⇒(𝐴_{1},𝐴_{2},⋯,𝐴_{𝑛})+(−(𝐴_{1},𝐴_{2},⋯,𝐴_{𝑛}))=(0,0,⋯,0), by scalar multiplication property
⇒𝑨+(−𝑨)=𝟎
⇒𝑿=−(𝐴_{1},𝐴_{2},⋯,𝐴_{𝑛})=(−𝑨) is the unique element in set 𝑆 for 𝑨+𝑿=𝟎
∴ 𝑨+𝑿=𝑨+(−𝑨)=𝟎, where (−𝑨) is the unique additive inverse of 𝑨
⇒𝑿+𝑨=(−𝑨)+𝑨=𝟎, by commutative law of addition
⇒𝑿=−(𝐴_{1},𝐴_{2},⋯,𝐴_{𝑛})=(−𝑨) is the unique element in set 𝑆 for 𝑿+𝑨=𝟎
∴ 𝑿+𝑨=(−𝑨)+𝑨=𝟎, where (−𝑨) is the unique additive inverse of 𝑨
⇒𝑨+(−𝑨)=(−𝑨)+𝑨=𝟎, by equal property
⇒𝑨+(−𝑨)=(−𝑨)+𝑨=𝟎: the addition inverse of any 𝑛tuple vector 𝑨 is equal to the negation of the corresponding 𝑛tuple vector, i.e. −𝑨.
⇒𝑿=𝑋_{𝑖}=(−𝐴_{𝑖})=−(𝐴_{𝑖})=−𝑨, where 𝑖=1,2,⋯,𝑛, by scalar multiplication property of 𝑛tuple space
⇒𝑿=(−𝑨) is the unique element in set 𝑆 for 𝑨+𝑿=𝟎
⇒ 𝑨+(−𝑨)=𝟎
⇒𝑨+(−𝑨)=(−𝑨)+𝑨=𝟎, by commutative law of addition
⇒𝑿=(−𝑨) is the unique element in set 𝑆 for 𝑿+𝑨=𝟎
⇒𝑨+(−𝑨)=(−𝑨)+𝑨=𝟎, by equal property
⇒𝑨+(−𝑨)=(−𝑨)+𝑨=𝟎: for each 𝑛tuple 𝑨 in set 𝑆, 𝑛tuple (−𝑨), the negation, is the unique addition inverse in 𝑛tuple vector space. ∎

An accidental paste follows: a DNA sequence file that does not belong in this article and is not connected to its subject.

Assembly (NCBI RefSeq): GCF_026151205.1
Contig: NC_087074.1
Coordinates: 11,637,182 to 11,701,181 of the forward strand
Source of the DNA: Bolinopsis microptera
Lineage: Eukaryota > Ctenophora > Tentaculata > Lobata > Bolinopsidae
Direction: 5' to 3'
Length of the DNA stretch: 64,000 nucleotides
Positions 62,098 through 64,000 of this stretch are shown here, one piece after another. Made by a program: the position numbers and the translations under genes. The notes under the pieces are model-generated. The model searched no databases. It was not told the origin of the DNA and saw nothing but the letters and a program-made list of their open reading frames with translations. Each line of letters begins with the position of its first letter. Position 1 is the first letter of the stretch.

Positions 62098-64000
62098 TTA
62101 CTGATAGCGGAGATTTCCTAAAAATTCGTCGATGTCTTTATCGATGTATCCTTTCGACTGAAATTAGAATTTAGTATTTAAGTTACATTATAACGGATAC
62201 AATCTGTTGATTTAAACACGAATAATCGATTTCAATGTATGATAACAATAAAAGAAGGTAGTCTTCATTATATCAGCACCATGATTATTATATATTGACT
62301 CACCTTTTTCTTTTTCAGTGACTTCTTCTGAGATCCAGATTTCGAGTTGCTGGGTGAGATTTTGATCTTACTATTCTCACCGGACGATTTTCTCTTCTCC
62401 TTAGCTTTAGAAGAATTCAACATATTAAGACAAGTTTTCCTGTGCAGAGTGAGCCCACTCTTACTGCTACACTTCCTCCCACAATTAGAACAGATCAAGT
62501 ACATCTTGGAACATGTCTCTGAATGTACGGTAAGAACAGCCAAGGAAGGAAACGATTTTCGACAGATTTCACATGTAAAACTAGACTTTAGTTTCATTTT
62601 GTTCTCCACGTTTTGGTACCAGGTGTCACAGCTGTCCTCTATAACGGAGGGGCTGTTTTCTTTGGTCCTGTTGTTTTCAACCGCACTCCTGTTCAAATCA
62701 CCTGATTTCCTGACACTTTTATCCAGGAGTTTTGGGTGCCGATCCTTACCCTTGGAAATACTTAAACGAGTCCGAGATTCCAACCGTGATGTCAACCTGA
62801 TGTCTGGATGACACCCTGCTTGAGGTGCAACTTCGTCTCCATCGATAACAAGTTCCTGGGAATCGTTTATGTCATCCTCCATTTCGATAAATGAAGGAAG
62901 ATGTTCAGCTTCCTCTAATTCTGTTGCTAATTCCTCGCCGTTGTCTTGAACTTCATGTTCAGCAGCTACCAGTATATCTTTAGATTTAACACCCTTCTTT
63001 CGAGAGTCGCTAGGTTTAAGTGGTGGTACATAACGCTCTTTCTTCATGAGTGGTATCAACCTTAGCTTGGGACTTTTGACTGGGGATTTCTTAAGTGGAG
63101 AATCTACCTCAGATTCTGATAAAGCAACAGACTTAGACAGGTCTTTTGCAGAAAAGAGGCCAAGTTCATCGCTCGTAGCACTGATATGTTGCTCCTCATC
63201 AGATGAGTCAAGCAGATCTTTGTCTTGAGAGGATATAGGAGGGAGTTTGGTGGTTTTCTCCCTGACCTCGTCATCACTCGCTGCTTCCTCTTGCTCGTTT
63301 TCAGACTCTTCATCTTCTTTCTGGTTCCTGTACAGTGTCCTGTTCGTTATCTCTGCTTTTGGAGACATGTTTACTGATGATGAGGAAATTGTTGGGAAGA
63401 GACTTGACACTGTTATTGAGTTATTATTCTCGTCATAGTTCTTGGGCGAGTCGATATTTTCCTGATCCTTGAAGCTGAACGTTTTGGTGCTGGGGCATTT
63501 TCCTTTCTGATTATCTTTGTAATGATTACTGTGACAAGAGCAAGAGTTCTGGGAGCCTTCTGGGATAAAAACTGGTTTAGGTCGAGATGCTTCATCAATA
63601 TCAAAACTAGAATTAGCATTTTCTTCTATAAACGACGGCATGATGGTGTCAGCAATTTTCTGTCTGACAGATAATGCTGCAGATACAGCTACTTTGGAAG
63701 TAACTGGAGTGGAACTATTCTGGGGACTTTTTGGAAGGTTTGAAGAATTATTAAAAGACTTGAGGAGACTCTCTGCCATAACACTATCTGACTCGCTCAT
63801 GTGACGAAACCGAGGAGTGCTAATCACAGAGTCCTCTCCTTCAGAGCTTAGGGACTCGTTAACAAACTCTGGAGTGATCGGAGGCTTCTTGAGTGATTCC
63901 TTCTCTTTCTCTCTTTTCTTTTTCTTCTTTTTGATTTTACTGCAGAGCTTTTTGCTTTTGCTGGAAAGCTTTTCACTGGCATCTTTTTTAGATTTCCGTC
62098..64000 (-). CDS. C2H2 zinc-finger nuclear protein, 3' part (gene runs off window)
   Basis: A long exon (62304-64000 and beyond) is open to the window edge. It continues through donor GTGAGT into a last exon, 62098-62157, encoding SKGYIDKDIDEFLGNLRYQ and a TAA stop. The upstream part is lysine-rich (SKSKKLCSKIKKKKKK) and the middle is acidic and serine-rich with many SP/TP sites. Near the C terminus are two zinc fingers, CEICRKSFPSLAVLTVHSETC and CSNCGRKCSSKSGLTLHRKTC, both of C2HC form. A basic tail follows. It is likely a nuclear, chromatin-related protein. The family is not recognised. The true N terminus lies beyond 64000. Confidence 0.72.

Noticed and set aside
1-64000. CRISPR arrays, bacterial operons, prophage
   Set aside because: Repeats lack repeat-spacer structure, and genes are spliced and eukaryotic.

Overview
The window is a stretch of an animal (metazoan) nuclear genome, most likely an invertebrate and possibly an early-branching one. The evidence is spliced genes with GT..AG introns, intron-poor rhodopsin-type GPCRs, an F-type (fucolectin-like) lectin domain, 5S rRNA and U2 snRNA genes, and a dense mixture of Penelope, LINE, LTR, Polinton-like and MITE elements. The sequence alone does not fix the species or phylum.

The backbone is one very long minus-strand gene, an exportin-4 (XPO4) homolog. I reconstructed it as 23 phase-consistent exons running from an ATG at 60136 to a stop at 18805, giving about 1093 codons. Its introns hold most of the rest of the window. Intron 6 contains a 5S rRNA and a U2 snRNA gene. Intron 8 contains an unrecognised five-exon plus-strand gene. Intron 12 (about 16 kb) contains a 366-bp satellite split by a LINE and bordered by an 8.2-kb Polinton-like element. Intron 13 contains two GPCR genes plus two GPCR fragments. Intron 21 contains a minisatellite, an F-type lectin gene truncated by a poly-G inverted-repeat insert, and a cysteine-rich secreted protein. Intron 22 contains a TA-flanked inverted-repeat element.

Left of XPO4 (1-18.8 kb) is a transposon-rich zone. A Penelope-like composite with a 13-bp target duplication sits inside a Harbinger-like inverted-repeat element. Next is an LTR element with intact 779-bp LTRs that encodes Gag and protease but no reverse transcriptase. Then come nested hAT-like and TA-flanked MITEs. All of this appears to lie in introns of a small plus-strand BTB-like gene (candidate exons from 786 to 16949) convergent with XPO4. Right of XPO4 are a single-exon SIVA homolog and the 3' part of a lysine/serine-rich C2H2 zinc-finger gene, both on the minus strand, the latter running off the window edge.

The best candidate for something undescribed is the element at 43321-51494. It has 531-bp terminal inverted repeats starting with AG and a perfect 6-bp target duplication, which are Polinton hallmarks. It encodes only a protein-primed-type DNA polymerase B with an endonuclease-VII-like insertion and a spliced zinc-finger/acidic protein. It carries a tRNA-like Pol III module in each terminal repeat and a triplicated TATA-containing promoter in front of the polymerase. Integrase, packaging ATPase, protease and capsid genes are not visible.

Fundamental Algebraic Laws for AdditionFundamental Algebraic Laws for Addition
Inverse Addition OperationThe negative property of additive inverse can be used as the subtraction concept to define the subtraction operation. In other words, the adding of additive inverse of an 𝑛tuple is equal to the subtraction of that original 𝑛tuple. That isLet 𝑨=(𝐴_{1},𝐴_{2},⋯,𝐴_{𝑛}); 𝑩=(𝐵_{1},𝐵_{2},⋯,𝐵_{𝑛}); 𝑨,𝑩∊𝑆
Let 𝑪=𝑨+(−𝑩)=(𝐴_{1},𝐴_{2},⋯,𝐴_{𝑛})+(−(𝐵_{1},𝐵_{2},⋯,𝐵_{𝑛})).
Let 𝑪=𝑨+(−𝑩)=(𝐴_{1},𝐴_{2},⋯,𝐴_{𝑛})+(−𝐵_{1},−𝐵_{2},⋯,−𝐵_{𝑛}), by scalar multiplication property.
⇒𝑪=𝑨+(−𝑩)=(𝐴_{1}+(−𝐵_{1}),𝐴_{2}+(−𝐵_{2}),⋯,𝐴_{𝑛}+(−𝐵_{𝑛})), by addition property
⇒𝑪=𝑨+(−𝑩)=(𝐴_{1}−𝐵_{1},𝐴_{2}−𝐵_{2},⋯,𝐴_{𝑛}−𝐵_{𝑛}), by real number property
⇒𝑪=𝑨+(−𝑩)=𝑨−𝑩, consider '−' as an inverse addition operation, called subtraction operation
Definition of SubtractionDefinition of Subtraction<A subtraction operation is defined as the inverse operation to that of the type addition
𝑨−𝑩=𝑨+(−𝑩), inverse operation through the adding of additive inverse.
©sideway ID: 200201802 Last Updated: 14/2/2020 Revision: 0 Ref: References